Childhood allergies – 10 facts parents should know

As National Allergy Week draws to a close tomorrow, we're sharing a leading allergy expert's top 10 facts about childhood allergies


With National Allergy Week (April 23–29) coming to an end tomorrow, we’ve 10 tips, facts and pieces of advice to tell you about from paediatric allergy expert Dr George Du Toit. Dr George is a consultant paediatric Allergist from The Portland Hospital for Women and Children.


Here’s what Dr George has shared…

  1. It’s thought that around 40% to 50% of the population suffers from an allergy. The rate is said to be growing fastest among children.
  2. No one knows for certain why allergies are on the up. It’s thought that it may be because we lead cleaner, germ-free lives today. This could mean our immune systems are under-developed and more likely to over-react when exposed to allergens (think grass pollen, house dust mites and cat hairs). It’s most likely a combo of environmental and genetic factors.
  3. Food allergies affect between 6%-8% of children in the UK. The most common foods children are allergic to are cow’s milk, hen’s eggs, peanut, tree nut (ie cashew), sesame, soya, wheat and kiwi fruit.
  4. Some children outgrow their allergies. At least 85% of children outgrow egg and milk allergies by 5 to 7 years of age. However, allergies like peanut, tree nut and sesame tend to continue into adulthood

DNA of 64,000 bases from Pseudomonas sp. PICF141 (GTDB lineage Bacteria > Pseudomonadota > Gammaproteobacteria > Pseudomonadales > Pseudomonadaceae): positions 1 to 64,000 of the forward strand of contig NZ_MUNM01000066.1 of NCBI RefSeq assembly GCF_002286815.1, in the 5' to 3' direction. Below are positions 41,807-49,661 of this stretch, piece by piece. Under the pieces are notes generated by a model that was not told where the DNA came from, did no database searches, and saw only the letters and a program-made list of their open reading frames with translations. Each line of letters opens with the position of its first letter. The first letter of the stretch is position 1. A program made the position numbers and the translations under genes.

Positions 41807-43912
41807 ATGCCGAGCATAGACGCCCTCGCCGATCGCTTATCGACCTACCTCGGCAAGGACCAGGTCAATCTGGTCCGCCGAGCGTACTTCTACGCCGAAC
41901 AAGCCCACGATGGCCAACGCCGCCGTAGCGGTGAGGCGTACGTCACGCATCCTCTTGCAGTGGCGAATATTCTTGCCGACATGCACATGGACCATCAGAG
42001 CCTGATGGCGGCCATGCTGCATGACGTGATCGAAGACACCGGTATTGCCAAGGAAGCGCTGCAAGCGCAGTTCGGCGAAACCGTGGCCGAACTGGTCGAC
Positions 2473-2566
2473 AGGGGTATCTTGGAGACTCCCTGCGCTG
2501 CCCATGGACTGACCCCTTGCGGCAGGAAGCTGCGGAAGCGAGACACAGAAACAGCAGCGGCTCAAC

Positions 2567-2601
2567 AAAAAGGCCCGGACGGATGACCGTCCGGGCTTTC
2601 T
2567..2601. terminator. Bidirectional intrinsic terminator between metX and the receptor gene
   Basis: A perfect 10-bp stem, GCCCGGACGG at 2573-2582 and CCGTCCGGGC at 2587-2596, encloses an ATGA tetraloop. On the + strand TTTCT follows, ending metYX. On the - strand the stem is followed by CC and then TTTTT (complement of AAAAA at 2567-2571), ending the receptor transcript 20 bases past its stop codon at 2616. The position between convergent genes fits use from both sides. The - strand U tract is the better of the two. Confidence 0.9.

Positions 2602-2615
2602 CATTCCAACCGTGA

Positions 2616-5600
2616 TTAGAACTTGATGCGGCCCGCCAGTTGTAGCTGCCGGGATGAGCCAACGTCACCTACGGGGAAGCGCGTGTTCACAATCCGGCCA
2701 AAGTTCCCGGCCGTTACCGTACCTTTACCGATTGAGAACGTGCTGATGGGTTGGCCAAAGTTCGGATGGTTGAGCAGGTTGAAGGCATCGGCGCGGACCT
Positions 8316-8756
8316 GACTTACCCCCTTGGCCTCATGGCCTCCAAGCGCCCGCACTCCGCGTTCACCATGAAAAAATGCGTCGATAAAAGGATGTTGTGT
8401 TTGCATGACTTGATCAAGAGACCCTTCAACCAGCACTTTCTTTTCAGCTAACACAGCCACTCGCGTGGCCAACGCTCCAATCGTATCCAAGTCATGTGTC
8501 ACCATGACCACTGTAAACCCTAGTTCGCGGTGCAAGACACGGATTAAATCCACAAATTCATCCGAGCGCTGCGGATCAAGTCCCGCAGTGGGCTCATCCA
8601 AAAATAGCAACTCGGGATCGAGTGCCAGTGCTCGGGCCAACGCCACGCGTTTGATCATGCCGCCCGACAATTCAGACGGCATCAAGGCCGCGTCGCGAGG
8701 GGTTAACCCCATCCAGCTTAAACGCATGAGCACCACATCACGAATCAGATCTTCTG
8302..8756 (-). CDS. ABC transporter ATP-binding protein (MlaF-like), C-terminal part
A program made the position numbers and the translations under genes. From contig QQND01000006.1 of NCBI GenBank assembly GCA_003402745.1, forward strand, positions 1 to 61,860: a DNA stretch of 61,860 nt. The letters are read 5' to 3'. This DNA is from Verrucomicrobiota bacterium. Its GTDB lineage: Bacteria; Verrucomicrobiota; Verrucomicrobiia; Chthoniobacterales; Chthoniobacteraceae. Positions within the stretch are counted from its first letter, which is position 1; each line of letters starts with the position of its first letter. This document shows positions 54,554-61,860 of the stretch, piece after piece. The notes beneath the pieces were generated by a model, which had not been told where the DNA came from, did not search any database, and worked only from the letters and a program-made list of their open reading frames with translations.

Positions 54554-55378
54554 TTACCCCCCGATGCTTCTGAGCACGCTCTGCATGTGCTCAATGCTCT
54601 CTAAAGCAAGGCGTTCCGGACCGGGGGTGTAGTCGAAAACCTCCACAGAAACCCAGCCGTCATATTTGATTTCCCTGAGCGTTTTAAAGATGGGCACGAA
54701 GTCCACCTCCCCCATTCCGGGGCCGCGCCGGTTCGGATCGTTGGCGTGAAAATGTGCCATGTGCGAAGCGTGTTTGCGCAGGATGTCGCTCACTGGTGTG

5. Look out for the common symptoms of food-induced allergies. These include rashes (including hives, eczema), swelling, gut pain and vomiting, itchy red eyes and runny nose, wheezing and very occasionally anaphylaxis.
  6. Eczema in children often signals the start of the so-called “allergic march”. Eczema is sometimes linked with food allergies and allergies to house dust mites, pet fur and pollen.
  7. In up to 50% of kids, eczema can be associated with an underlying food allergy. Even though the food allergen may not actually be causing the eczema, eating the food may make the symptoms worse.
  8. Facial eczema may be irritated by foods such as tomatoes, citrus and berries. This doesn’t mean that you can’t feed your child these, but it’s much better to serve them cooked and to apply a moisturiser to dry skin or eczema patches first. 
  9. Visit a doctor who specialises in allergy to have your child tested (done through either a skin test or blood test). This will ensure the condition is correctly identified and managed.
  10. The management of allergies is changing, and healthcare professionals are beginning to realise how important it is to also provide emotional support. So where can you get more info? Dr George lists these as places to start:

Does your child have an allergy? How do you manage it?

Read more…


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